Sunday, March 26, 2023 by Belle Carter
A report stated that manufacturing of plastics is set to triple by 2050, potentially exposing many to the hazardous chemicals used in and generated by their production.
The Minderoo-Monaco Commission on Plastics and Human Health (MMCPHH) indicated this in its report published in the Annals of Global Health. According to the report, the threefold increase of plastic production could expose many to dangerous chemicals.
Experts lauded the MMCPHH report as one of the most comprehensive to date – given that it collects shreds of evidence on the dangers of plastics to humans, the environment and the economy at every stage of their lifecycle.
“The world’s population has tripled since the 1950s, but production of plastics has increased over 70-fold in the same period. It now exceeds 460 metric tons per year, with 35 to 40 percent being the production of single-use items,” the report stated.
“Greatly reduced costs were associated with their mass production and led to a shift in plastic use away from predominantly durable goods to the dawn of a new era – disposable living – where for our convenience items made from a range of materials, including plastics, could be used just once.”
Pediatrician Dr. Philip Landrigan, the report’s lead author, said: “Plastic is not nearly as cheap as we thought it was. It’s just that the costs have been invisible.”
Environmental Health News (EHN) wrote in an article about the report that plastic production has had proven risks to both the environment and the health of all living things. From extracting fossil fuels used as raw materials to processing these into final products, workers and surrounding communities are exposed to pollutants. These pollutants from the manufacturing process cause reproductive complications such as premature births and low birth weights, lung cancer, diabetes, asthma and much more.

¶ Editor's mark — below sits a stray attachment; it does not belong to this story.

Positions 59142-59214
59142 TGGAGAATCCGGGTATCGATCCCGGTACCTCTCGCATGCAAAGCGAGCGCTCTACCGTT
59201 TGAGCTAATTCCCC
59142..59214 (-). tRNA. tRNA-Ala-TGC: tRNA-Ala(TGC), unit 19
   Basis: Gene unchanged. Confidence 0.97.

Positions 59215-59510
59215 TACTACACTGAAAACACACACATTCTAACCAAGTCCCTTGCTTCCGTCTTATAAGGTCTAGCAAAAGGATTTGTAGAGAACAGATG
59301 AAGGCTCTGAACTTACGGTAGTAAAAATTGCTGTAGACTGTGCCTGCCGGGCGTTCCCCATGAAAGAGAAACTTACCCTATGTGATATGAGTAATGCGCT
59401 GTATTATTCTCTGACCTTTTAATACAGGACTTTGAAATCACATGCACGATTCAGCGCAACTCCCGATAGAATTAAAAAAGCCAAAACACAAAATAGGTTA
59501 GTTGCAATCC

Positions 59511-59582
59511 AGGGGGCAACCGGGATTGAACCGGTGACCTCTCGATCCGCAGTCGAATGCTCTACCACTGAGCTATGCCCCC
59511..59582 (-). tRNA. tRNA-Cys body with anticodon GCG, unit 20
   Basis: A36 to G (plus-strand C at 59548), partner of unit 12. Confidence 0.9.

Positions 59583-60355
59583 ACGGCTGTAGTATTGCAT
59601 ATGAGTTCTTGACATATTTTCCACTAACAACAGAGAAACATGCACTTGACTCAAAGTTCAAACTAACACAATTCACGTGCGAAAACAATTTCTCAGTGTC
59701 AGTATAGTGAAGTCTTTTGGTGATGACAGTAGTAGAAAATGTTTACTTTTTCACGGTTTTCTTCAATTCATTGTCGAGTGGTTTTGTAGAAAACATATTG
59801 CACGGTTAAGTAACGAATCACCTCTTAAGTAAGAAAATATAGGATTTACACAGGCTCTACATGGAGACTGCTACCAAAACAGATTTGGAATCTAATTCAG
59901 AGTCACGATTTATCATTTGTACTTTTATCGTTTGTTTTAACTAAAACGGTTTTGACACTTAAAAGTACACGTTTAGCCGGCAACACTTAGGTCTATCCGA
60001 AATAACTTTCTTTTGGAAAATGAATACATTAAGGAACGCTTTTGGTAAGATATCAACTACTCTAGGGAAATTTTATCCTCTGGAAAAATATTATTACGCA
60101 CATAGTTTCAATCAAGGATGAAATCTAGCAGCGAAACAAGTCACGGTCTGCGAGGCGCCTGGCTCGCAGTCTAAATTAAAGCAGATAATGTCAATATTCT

Using plastic products also endangers people’s health by exposing them to toxic chemicals such as phthalates (linked to brain development problems in children) and bisphenol A (linked to heart attacks and neurological issues).
Even the disposal of plastics is equally problematic, as they dumped in growing landfills often found in poor nations. The MMCPHH report pointed out that “the thousands of chemicals in plastics … leach out, enter the environment, cause pollution and result in human exposure.
“Current practices for the production, use, and disposal of plastics cause great harms to human health and the global environment, and they are not sustainable,” the report said. It added that health-related costs resulting from plastic production amounted to more than $250 million in 2015. (Related: Worldwide plastic pollution expected to triple by 2060.)
MMCPHH – which consists of researchers from the Australian foundation Minderoo, the Scientific Center of Monaco and the Jesuit Boston College in Massachusetts – called for a cap on plastic production, a ban on single-use plastics and regulation of the toxic chemicals used in manufacturing plastic products.
Check out Products.news for more stories about plastics and their negative impacts on human health and the environment.
Listen to this episode of “Finding Genius Podcast” where Steve and Deonie Allen talk about how to address the world’s plastic crisis.
This video is from the Finding Genius Podcast channel on Brighteon.com.
Bans on plastic grocery bags are actually increasing plastic consumption, study finds.
Drowning in plastic: Hermit crabs are turning plastic waste into homes that are killing them.
Ireland to reduce plastic waste production by eliminating all single-use plastic.
Cut down your plastic footprint: 3 Ways to protect yourself from TOXIC plastic products.
REPORT: Reducing global plastic pollution would require halting plastic production, improving waste management, participating in cleanups.
Tagged Under: Tags: badpollution, chemicals, environ, environment, environmental pollution, manufacturing, plastic crisis, plastic production, plastic waste, plastics, poison, pollution, products, single-use plastics, toxic chemicals, Waste disposal
By Belle Carter
By News Editors
By Ethan Huff
By Olivia Cook
By JD Heyes
COPYRIGHT © 2017 PRODUCTS NEWS